Robotic-assisted and laparoscopic ventral rectopexy in the treatment of rectal prolapse: a matched-pairs study of operative details and complications
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Laparoscopic ventral rectopexy has been proven to be safe and effective in the treatment of rectal prolapse or intussusception. Robotic-assisted surgery may offer potential benefits to this operation. This study describes the comparison of robotic-assisted and conventional laparoscopic ventral rectopexy in terms of clinical parameters, operative details, postoperative complications and short-term outcomes.
Twenty patients operated on for rectal prolapse or intussusception using the Da Vinci Surgical System (Intuitive Surgical Inc, Sunnyvale CA, USA) were prospectively followed for 3 months. The cases were pair-matched with laparoscopically operated controls from registry files.
Mean operating time was 159 min (standard deviation; ±37 SD) and 153 min (±33 SD) and mean total time in the operating theatre 231 min (±39 SD) and 234 min (±41 SD) for robotic-assisted and laparoscopic operations, respectively. Mean blood loss was 25 ml (±49 SD) in robotic-assisted and 37 ml (±50 SD) in laparoscopic procedures. There was one (5 %) significant complication in each group. Mean length of hospital stay was 3.1 (±2 SD) and 3.3 (±1.3 SD) days for the robotic-assisted and laparoscopic groups, respectively. The subjective benefit rate was the same in both groups: 16/20 (80 %). One patient in the robotic-assisted group continued to have symptoms of obstructed defecation, and there was one recurrence of prolapse in the laparoscopic group.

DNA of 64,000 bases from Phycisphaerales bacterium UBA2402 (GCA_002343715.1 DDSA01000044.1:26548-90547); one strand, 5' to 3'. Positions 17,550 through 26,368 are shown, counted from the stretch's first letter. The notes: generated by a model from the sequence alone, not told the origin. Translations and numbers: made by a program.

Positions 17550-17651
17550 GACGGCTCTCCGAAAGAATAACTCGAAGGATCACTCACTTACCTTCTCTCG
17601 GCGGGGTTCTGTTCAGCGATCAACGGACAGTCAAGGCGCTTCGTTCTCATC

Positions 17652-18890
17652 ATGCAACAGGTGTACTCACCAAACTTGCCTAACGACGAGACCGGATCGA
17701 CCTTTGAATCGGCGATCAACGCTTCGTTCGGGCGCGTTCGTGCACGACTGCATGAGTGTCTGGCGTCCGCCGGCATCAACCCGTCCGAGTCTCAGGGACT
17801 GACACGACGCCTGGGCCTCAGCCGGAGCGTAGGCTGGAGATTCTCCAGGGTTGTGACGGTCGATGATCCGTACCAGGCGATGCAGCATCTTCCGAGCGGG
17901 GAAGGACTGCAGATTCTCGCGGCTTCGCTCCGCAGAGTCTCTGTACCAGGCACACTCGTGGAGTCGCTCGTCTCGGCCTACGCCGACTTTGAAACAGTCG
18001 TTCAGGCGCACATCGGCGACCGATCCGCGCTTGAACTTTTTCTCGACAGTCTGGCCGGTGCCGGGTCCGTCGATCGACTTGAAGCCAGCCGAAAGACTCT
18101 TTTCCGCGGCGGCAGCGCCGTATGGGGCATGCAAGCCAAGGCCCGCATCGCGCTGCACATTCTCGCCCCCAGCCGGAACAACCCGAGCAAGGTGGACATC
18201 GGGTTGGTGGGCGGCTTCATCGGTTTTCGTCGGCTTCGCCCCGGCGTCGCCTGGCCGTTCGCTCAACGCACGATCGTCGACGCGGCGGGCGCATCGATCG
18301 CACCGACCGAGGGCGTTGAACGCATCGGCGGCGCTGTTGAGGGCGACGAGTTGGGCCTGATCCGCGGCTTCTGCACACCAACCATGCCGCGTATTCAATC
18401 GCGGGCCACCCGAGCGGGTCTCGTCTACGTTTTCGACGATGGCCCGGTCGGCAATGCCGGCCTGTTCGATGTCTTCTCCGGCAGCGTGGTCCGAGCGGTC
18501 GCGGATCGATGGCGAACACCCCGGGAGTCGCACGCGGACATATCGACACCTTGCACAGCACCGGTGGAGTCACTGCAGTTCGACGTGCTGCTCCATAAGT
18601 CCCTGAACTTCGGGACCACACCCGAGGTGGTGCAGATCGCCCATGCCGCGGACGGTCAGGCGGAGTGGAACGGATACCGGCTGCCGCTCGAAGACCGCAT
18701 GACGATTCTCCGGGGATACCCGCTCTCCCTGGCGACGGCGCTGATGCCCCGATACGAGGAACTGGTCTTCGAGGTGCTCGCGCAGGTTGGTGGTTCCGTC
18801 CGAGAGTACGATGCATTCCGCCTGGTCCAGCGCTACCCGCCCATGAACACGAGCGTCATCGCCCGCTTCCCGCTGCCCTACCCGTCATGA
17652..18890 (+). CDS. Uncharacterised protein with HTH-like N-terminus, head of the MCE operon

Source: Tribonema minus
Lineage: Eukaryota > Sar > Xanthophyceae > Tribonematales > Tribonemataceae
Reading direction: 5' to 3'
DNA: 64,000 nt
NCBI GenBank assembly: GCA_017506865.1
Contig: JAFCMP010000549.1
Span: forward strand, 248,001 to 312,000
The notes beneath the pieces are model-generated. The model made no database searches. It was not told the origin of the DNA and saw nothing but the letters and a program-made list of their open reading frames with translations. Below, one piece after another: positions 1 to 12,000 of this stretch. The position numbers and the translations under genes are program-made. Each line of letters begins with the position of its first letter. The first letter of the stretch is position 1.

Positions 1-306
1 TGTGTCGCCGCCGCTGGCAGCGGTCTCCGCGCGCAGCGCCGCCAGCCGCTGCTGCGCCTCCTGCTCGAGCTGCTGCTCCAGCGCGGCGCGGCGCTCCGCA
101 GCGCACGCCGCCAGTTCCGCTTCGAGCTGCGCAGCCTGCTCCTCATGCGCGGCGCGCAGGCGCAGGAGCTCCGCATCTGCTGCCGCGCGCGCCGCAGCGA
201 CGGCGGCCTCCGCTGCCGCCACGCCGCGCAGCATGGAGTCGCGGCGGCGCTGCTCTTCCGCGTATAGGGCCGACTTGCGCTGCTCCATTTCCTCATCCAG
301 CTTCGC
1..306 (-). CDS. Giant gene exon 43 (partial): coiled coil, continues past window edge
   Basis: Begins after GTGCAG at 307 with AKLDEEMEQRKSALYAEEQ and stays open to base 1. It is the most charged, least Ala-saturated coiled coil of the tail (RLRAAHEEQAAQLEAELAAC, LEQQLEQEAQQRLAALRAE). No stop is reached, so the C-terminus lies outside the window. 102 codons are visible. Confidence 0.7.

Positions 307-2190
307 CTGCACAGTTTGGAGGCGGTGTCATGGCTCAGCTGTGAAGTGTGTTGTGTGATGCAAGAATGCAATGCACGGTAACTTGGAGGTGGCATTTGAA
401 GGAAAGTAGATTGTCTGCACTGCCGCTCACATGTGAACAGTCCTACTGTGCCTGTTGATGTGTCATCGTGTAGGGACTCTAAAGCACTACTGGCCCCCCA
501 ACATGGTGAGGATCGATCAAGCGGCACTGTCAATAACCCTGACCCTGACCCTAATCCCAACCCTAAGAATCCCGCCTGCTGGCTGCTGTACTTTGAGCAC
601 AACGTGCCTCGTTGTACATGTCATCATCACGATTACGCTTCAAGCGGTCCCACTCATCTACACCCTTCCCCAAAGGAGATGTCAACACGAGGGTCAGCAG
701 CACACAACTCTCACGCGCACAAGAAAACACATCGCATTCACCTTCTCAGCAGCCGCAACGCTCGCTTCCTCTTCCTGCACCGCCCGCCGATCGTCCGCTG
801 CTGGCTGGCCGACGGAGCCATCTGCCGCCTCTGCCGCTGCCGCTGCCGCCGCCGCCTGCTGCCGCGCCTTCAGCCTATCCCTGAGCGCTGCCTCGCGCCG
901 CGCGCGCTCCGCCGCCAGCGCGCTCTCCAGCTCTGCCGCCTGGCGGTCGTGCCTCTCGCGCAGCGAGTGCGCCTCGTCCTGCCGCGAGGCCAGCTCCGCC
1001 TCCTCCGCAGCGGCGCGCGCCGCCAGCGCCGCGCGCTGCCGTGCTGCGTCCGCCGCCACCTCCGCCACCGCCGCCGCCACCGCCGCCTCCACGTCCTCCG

Robotic-assisted laparoscopic ventral rectopexy is safe, feasible and not more time consuming than the laparoscopic technique even at the beginning of the learning curve. The short-term results are comparable with those of laparoscopy. We found no arguments to support the routine use of robotic assistance in rectopexy operations.
KeywordsVentral rectopexy Laparoscopic Robotic Rectal prolapse Intussusception
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